A Duet for Flowers

Léo Delibes (1836 –1891) was a French composer, best known for his ballets and operas.  His works include the ballets Coppélia and Sylvia, both of which were important in the development of modern ballet.

Delibes achieved critical and commercial success in 1883 with his opera Lakmé. Its somewhat unlikely subject was the contemporary British occupation of India. In Act 1, there is a duet for a soprano and mezzo-soprano, performed by Lakmé, the daughter of a Brahmin priest and her servant Mallika.

I bet everyone has heard part of this duet but not many know its origin. I didn’t until a few days ago. In the YouTube video I’ve been playing, the music becomes very recognizable around one minute in. The singers, Sabine Devieilhe and Marianne Crebassa, revisit that part at the end (it’s from Devieilhe’s 2017 album Mirages).

Unfortunately, the video won’t play if I put it here, so you’ll have to follow this link to see and hear their brief performance. It’s worth the trip.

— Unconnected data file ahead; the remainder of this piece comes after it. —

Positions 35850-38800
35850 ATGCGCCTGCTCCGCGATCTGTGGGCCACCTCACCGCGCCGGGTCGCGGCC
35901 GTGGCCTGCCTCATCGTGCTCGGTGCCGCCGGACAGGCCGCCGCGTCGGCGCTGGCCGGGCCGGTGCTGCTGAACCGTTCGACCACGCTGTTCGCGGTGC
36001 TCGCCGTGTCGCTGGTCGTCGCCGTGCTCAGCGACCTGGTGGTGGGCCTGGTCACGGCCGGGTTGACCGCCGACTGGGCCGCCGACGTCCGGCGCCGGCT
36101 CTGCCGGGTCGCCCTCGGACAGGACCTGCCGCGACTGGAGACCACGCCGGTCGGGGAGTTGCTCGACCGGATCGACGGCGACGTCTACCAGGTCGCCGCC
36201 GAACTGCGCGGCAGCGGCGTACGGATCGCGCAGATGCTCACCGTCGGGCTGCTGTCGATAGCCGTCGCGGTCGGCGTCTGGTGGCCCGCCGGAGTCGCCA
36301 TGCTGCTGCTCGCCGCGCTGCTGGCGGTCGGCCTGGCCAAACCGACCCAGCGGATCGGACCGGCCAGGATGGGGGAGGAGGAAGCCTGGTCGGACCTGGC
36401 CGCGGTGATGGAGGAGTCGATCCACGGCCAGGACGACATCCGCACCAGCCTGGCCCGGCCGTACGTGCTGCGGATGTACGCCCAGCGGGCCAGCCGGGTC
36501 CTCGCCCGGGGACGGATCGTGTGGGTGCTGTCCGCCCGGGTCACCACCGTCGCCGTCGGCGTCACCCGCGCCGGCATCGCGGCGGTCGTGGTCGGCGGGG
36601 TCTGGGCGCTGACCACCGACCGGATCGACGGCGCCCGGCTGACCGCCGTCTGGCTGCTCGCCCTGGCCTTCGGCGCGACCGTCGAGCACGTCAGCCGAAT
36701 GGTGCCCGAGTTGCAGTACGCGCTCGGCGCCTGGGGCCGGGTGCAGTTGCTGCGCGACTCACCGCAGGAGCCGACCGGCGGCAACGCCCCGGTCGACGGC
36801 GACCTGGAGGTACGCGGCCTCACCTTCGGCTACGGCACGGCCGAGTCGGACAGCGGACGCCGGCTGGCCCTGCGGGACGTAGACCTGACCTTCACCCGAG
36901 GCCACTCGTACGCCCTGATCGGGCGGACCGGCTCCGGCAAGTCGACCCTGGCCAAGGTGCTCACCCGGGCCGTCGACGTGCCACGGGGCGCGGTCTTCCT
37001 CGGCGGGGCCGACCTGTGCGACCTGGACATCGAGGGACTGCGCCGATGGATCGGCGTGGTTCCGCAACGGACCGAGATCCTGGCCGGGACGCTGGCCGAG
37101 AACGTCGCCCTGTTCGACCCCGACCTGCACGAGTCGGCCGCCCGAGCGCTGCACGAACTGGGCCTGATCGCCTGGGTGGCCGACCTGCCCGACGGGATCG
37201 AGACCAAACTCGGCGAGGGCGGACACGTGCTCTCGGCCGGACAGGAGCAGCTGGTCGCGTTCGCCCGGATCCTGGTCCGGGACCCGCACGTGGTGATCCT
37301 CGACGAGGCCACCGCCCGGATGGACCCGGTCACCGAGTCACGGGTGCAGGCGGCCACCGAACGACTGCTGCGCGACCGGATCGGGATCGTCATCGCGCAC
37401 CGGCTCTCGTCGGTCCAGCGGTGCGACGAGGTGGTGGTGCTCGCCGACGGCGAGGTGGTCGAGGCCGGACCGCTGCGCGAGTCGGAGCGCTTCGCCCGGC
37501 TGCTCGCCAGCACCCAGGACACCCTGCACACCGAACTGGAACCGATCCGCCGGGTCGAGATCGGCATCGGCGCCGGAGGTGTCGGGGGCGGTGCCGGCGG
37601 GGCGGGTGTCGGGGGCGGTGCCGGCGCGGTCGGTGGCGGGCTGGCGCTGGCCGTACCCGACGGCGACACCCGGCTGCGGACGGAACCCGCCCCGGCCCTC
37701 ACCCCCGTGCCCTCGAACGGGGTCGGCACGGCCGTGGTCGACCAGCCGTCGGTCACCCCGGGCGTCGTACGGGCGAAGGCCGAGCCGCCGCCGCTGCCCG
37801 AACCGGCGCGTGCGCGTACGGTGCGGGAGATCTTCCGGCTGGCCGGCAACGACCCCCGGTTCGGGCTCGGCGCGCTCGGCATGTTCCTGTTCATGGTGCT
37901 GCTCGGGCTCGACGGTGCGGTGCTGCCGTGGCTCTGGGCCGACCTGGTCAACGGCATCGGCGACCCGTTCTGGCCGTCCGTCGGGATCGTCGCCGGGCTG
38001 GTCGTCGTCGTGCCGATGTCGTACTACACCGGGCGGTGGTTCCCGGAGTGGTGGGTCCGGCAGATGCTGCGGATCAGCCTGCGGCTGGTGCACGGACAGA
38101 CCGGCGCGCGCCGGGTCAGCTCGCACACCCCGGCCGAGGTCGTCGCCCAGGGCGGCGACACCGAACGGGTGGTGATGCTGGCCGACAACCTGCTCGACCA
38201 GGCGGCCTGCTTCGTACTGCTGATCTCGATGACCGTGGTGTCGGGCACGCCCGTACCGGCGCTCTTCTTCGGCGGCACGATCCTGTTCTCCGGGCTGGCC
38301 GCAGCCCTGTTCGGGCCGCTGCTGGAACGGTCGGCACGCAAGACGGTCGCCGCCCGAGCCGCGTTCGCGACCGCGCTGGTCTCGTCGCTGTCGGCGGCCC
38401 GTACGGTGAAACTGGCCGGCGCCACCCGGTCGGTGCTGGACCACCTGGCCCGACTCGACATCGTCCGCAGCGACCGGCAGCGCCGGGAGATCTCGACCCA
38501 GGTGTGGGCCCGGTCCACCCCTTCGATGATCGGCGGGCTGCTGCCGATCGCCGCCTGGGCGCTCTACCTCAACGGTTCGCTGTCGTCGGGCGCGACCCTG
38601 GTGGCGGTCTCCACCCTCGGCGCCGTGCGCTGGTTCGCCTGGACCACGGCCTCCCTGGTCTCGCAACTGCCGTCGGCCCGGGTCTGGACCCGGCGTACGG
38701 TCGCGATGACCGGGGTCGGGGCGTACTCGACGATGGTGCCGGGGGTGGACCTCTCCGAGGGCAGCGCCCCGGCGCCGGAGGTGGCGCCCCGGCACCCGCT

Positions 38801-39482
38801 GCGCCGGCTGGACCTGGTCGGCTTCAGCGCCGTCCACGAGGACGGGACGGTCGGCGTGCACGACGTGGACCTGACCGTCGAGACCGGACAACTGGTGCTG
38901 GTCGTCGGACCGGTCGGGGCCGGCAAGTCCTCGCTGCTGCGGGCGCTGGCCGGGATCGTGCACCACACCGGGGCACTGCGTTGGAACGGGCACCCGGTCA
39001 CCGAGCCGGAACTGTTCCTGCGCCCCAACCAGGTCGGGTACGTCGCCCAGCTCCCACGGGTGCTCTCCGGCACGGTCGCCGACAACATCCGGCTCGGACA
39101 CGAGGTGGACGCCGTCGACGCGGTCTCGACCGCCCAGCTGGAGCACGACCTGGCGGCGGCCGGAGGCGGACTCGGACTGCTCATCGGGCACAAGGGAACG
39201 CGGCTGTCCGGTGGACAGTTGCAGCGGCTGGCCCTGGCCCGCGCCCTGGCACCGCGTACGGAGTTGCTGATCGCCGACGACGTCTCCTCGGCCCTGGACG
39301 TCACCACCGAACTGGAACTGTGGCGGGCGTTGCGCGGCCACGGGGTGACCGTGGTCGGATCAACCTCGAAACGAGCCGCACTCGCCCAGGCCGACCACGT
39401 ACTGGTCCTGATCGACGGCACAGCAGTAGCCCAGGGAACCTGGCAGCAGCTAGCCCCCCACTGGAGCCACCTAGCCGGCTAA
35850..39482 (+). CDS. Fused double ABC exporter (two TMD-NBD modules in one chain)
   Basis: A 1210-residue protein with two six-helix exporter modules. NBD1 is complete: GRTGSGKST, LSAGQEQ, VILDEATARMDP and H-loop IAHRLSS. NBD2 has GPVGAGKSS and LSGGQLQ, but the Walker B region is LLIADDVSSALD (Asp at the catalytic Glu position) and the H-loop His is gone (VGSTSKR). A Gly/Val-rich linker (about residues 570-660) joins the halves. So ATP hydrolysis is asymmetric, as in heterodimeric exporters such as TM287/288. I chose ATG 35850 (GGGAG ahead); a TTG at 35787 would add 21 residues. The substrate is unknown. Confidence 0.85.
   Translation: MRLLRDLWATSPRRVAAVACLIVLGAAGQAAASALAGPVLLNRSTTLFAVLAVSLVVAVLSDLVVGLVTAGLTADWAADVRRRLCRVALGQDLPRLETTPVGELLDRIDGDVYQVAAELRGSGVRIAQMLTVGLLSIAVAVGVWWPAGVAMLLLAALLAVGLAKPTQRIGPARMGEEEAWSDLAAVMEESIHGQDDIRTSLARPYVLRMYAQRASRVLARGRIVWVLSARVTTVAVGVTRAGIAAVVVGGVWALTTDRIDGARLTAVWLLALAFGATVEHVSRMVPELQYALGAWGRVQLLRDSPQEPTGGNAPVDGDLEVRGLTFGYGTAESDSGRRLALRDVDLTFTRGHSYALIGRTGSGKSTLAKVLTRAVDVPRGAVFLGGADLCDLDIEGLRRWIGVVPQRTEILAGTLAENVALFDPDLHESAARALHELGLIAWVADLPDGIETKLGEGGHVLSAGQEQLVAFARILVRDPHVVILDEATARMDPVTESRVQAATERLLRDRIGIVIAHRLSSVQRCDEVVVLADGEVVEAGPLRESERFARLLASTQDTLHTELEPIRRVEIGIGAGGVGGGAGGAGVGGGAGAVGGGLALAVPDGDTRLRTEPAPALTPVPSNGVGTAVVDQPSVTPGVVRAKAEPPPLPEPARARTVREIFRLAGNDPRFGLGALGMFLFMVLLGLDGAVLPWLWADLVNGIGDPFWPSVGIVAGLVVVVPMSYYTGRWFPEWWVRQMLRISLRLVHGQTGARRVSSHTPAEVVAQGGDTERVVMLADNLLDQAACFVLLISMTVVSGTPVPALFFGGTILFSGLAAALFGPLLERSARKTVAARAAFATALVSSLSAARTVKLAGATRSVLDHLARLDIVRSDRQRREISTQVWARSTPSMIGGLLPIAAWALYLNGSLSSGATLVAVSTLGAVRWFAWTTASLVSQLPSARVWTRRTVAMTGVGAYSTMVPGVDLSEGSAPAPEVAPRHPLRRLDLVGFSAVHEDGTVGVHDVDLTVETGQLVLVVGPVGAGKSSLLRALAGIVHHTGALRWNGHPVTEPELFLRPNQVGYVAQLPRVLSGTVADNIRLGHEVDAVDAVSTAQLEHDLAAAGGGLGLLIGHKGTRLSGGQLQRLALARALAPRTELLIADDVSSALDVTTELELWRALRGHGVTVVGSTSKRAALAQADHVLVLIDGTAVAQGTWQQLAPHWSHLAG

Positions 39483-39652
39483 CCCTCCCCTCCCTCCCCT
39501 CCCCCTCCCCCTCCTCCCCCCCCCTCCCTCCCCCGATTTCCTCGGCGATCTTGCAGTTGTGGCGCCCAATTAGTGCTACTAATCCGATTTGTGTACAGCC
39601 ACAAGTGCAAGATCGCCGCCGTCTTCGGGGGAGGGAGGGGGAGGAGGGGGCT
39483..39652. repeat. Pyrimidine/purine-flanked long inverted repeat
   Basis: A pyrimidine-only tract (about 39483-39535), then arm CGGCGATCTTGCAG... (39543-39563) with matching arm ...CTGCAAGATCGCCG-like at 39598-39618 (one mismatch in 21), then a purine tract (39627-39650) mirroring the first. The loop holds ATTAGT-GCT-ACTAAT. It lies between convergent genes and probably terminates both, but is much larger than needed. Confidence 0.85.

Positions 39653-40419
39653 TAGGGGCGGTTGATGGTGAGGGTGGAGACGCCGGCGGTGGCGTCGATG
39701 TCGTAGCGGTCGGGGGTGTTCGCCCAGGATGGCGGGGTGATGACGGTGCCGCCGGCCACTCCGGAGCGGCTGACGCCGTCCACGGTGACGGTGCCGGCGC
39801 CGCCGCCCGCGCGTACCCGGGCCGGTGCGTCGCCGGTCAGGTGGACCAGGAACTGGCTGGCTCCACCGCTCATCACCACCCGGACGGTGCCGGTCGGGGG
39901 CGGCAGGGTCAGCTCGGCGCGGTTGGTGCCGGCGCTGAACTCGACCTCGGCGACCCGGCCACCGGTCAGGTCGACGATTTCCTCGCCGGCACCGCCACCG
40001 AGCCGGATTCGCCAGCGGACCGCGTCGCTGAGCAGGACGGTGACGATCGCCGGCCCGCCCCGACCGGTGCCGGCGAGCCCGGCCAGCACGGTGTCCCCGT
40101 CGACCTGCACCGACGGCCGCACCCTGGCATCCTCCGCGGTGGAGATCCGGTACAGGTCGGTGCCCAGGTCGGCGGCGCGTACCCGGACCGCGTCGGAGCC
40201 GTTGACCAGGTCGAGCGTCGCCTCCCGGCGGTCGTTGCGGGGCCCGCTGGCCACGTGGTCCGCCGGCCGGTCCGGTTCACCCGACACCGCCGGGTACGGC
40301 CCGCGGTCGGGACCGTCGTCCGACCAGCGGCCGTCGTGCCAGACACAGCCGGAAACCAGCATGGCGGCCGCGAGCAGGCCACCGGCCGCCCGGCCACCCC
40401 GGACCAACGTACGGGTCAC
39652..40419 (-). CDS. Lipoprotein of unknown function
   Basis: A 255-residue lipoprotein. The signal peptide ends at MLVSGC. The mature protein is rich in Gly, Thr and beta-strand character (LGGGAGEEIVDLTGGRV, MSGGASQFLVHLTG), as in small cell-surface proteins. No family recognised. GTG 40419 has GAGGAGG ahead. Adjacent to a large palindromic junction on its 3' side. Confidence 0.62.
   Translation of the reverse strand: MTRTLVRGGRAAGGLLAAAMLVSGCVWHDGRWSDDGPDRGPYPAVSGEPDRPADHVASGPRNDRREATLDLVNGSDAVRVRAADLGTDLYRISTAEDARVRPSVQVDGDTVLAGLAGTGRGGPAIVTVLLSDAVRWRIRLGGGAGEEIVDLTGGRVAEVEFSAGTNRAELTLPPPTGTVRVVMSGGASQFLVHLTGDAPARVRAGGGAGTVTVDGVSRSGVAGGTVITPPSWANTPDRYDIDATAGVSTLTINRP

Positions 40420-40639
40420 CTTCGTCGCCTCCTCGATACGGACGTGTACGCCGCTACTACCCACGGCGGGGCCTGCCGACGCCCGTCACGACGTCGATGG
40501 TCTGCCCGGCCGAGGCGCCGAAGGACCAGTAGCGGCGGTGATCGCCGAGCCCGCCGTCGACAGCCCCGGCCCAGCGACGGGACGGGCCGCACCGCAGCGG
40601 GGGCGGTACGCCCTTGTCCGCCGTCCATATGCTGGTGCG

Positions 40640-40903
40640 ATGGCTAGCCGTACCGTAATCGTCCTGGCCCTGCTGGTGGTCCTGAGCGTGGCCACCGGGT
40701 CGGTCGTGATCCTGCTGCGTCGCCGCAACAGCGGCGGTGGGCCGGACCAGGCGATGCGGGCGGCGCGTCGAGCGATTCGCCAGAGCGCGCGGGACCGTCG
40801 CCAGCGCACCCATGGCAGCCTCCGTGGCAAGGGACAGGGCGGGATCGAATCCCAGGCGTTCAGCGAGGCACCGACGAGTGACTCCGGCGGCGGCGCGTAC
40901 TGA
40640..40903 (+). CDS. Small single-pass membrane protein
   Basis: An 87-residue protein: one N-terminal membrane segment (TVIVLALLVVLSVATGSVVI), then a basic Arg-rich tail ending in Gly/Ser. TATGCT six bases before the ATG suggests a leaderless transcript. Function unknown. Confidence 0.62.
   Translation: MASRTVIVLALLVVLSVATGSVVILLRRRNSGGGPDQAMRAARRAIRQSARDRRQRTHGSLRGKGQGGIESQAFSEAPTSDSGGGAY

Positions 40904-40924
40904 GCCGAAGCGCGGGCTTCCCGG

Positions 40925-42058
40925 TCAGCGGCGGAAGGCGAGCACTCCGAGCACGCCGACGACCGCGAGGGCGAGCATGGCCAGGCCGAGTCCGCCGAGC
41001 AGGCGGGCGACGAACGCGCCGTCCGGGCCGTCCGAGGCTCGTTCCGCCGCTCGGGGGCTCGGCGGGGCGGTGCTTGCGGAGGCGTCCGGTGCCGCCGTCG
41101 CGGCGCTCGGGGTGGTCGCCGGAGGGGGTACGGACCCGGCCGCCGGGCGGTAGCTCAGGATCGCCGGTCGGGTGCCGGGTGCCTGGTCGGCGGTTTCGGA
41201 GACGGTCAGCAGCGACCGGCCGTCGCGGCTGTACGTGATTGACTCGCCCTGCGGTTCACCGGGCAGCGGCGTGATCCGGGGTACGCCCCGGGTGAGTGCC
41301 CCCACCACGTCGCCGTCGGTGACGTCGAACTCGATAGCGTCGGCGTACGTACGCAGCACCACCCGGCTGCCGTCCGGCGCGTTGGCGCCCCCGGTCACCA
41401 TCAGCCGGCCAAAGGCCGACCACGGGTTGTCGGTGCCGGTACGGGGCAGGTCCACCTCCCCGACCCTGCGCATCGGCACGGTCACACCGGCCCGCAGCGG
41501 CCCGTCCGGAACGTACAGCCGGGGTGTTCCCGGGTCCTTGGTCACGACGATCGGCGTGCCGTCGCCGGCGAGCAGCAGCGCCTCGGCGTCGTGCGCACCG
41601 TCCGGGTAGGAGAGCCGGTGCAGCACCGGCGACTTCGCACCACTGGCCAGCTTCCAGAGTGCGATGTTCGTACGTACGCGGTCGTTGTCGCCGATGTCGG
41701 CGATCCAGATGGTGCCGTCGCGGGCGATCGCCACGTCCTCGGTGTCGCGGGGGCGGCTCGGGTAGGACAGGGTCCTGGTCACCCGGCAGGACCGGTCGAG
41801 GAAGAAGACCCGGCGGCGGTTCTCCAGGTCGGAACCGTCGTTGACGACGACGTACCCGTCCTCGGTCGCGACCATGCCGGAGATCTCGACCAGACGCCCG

PS: Kick all the Republicans out in November.

O brave new world, That has such people in’t!

While struggling a bit with the second law of thermodynamics and “A Guide to Reality, Part 6”, I stumbled upon the video below. It’s reminiscent of the performance by Susan Boyle, the unknown Scottish woman who so surprised the vast majority of us when we heard her sing for the first time. To say that this performance by Amira Willighagen, a 9-year old Dutch girl, is more surprising than Susan Boyle’s is an understatement. 

She tells the judges that she learned to sing by listening to videos on YouTube. Amazing.

PS – It would be a terrible shame if this turned out to be a hoax. The world should have such people in it.

The Mikado by Willliam Schwenk Gilbert

This is the wonderful libretto to the Gilbert and Sullivan operetta The Mikado. It makes for a very short book, only 57 pages long. And, of course, it would ordinarily be read while listening to Sir Arthur Sullivan’s stunningly melodic music. 

I saw The Mikado once and didn’t much enjoy it because it was hard to understand the dialog and the lyrics. Having the libretto makes a very big difference. The plot is extremely silly, but the words are extremely clever. A lot of the jokes are still funny. My only complaint is that some of the songs are too short.  (6/7/11)